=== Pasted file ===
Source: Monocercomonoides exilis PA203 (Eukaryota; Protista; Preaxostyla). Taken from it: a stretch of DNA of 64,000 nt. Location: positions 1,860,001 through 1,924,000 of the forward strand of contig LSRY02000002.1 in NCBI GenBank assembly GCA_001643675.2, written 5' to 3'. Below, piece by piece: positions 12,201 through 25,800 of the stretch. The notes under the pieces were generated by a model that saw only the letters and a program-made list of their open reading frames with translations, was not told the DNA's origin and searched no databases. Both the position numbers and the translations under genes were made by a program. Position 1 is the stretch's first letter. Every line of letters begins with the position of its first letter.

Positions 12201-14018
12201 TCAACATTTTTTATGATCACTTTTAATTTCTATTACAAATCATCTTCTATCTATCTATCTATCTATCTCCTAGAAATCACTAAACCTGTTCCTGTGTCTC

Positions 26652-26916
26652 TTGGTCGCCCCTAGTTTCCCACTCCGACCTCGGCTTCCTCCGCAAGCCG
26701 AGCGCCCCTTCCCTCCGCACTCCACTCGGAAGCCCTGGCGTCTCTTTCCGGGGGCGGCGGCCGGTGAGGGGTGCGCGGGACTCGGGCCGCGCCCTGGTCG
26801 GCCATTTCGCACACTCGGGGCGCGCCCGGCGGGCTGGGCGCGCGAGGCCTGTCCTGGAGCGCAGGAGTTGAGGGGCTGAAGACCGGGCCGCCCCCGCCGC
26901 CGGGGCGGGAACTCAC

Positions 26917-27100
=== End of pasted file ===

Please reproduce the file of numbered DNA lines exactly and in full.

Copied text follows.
Source: Monocercomonoides exilis PA203 (Eukaryota; Protista; Preaxostyla). Taken from it: a stretch of DNA of 64,000 nt. Location: positions 1,860,001 through 1,924,000 of the forward strand of contig LSRY02000002.1 in NCBI GenBank assembly GCA_001643675.2, written 5' to 3'. Below, piece by piece: positions 12,201 through 25,800 of the stretch. The notes under the pieces were generated by a model that saw only the letters and a program-made list of their open reading frames with translations, was not told the DNA's origin and searched no databases. Both the position numbers and the translations under genes were made by a program. Position 1 is the stretch's first letter. Every line of letters begins with the position of its first letter.

Positions 12201-14018
12201 TCAACATTTTTTATGATCACTTTTAATTTCTATTACAAATCATCTTCTATCTATCTATCTATCTATCTCCTAGAAATCACTAAACCTGTTCCTGTGTCTC

Positions 26652-26916
26652 TTGGTCGCCCCTAGTTTCCCACTCCGACCTCGGCTTCCTCCGCAAGCCG
26701 AGCGCCCCTTCCCTCCGCACTCCACTCGGAAGCCCTGGCGTCTCTTTCCGGGGGCGGCGGCCGGTGAGGGGTGCGCGGGACTCGGGCCGCGCCCTGGTCG
26801 GCCATTTCGCACACTCGGGGCGCGCCCGGCGGGCTGGGCGCGCGAGGCCTGTCCTGGAGCGCAGGAGTTGAGGGGCTGAAGACCGGGCCGCCCCCGCCGC
26901 CGGGGCGGGAACTCAC

Positions 26917-27100